What’s Right With Tacoma: SHOP WITH A COP

// Officers make a lifetime of difference for kids at Christmastime

  • REASON FOR THE SEASON. Police officers show what Christmas is all about. Officer Zach Spangler checks out Teenage Mutant Ninja Turtles with a student from Jefferson Elementary (Photo by Shea Wiley and Cresdeen Saldivar-Roller)

  • Asst. chief Kathy McAlpine sorts through new clothes with a student from Franklin Elementary. (Photo by Shea Wiley and Cresdeen Saldivar-Roller)

  • Det. Cassie Hayes shops with a student from Washington-Hoyt Elementary (Photo by Shea Wiley and Cresdeen Saldivar-Roller)

  • Officer Tony Driscoll helps a little one from Whitman Elementary pick out new shoes. (Photo by Shea Wiley and Cresdeen Saldivar-Roller)

Eight years ago, a Tacoma elementary school student was heading for trouble, with a stop at a crummy Christmas along the way. The school counselor was worried. The kid needed a boost, and someone to look up to, someone to prove to him that he was a valued member of the community.

A Tacoma police officer stepped up.

Armed with a Target gift card, the officer took the child to Shop With A Cop. By the time they were done, the officer had made the child's Christmas and re-adjusted his future.

This year, that child's mother called Det. Bill Foster with thanks, and an offer to help another child.

“She said Shop With A Cop had made such a difference in her child's life, she wanted to give back,” Foster said. “It was very impactful. This is one of the best ways an officer can be a hero to a child.”

That, Foster said, is why Shop With A Cop celebrated its 22nd anniversary at Tacoma's Target on Saturday. That is why police departments across the country have similar programs, and why an officer who volunteers once will almost surely make a habit of it.

“In the 1990s, a couple of officers wanted to do something for the community, so they approached Tacoma Police Union Local 6,” Foster said.

The union members liked the idea and contributed money to support it for a few years. In the mid-1990s officers registered Shop With A Cop as a 501c3 non-profit to attract additional donations so they can work with more kids. Foster has been leading the effort as a volunteer for six years, and has expanded the program’s financial base.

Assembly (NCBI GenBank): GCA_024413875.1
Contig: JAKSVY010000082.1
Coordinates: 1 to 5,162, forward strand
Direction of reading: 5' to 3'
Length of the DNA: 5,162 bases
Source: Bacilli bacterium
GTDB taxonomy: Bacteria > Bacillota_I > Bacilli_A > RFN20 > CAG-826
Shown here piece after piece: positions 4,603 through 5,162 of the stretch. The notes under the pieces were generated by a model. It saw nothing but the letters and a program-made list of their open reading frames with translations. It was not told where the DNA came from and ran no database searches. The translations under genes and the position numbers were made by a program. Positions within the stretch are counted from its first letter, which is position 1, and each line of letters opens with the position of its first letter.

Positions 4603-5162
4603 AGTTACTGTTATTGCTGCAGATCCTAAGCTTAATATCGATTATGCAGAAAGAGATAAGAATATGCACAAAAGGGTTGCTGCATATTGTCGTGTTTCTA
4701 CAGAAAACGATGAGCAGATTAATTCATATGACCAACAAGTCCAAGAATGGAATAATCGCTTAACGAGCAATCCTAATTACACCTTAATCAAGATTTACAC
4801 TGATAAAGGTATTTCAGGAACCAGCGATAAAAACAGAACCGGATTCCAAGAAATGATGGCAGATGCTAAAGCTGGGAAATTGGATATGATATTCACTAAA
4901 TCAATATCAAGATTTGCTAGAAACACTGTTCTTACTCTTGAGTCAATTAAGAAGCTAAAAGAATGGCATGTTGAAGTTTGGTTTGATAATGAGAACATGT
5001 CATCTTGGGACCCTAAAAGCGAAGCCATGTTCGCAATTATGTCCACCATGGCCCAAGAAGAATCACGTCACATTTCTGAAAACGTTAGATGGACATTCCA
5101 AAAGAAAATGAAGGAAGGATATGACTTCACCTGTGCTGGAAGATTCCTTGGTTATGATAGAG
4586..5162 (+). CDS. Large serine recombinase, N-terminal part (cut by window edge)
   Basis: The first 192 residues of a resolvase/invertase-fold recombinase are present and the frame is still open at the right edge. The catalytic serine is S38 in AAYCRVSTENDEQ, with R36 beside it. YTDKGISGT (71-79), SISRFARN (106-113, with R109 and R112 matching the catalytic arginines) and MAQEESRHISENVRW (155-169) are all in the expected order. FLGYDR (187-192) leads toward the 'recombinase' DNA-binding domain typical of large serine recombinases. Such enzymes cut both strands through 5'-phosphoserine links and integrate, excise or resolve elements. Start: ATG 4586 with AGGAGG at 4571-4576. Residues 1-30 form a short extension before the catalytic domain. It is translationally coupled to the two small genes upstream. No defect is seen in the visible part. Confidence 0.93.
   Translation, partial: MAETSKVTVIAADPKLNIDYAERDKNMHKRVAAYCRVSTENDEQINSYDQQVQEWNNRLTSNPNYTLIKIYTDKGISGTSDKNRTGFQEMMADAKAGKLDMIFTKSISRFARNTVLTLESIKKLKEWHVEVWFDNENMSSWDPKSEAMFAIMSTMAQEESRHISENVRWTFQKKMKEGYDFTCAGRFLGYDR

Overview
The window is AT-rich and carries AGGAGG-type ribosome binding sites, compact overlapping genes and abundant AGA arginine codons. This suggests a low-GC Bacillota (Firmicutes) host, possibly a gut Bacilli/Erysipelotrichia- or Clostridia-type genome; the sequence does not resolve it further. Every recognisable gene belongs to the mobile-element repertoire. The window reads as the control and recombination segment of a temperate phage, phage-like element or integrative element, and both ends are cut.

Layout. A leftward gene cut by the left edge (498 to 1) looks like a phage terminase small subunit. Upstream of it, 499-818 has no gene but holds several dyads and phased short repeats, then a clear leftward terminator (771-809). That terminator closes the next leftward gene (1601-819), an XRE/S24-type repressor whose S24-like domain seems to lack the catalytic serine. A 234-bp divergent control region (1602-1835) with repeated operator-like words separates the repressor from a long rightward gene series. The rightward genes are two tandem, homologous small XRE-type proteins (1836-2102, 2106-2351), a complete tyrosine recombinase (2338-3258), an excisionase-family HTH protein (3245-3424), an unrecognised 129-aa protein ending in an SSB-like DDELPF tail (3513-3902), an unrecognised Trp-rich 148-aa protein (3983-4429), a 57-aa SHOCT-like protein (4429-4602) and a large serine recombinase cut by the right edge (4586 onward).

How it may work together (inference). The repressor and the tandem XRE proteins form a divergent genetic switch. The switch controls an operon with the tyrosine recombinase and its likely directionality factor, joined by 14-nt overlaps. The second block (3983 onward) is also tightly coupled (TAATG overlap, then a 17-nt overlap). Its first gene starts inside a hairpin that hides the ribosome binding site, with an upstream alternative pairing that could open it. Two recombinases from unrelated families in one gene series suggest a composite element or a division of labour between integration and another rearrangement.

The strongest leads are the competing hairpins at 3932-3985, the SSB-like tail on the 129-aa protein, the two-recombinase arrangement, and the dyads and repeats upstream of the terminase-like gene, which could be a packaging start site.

Target, which has hosted the event from the beginning, welcomes the children with a breakfast and a stuffed Christmas stocking. The company also donates $1,500. Foster has heard that Tacoma's Target has the oldest and largest Shop With A Cop event in the nation.

The police union donates $1,000, and all City of Tacoma employees can make donations through payroll deduction. Foster calculates that a $5.71 deduction per pay period will cover a child's Christmas. Or, like the police department employee who wrote a $400 check to cover two children, employees can make a straight donation.

The public, like the mom who made the thank-you call, also contributes.

“A couple of older ladies in town will send us $25,” Foster said.

These are not affluent women, he noted. They call to make sure the check got there, and to talk about how happy they are to be part of the program.

“It's precious,” he said. “It's precious.”

With support like that, Shop With A Cop invited 80 children this year, all of them aged 7 to 11 and nominated by their elementary school counselors. The police department does not take applications from families.

“These are kids who need a little help,” Foster said.

Some are in families who have lost income, a parent or housing and have nothing to spend on school clothes, coats or shoes, much less Christmas. You can see the hard times reflected in their purchases with the $200 gift card.

“A lot of kids shop for the family as a whole and really don't shop for themselves, but for their siblings,” Foster said. “Their main shopping is for clothing, underwear, pajamas and socks, and toys for their siblings, and maybe a game.”

Veteran cops know that, and warn colleagues who are new to the event that their hearts might melt. They see kids decide against buying a present for themselves – and being happy because their brothers and sisters will have something. That's when many cops step in to buy a gift for their young shopping partner.

“Here's what's ironic,” Foster said. “Police are very thick-skinned on the emotional level. They see on the news what it's like in some other nations, but when they do this, they see what it's like for some people in Tacoma. I tell them, you're not a hero until you go out with one of these kids. You don't realize how much they look up to you. This is a significant event in their lives.”

If they don't believe him, he'd be happy to let that mom to tell them about the lifetime of difference a Tacoma police officer made one Saturday morning eight years ago.


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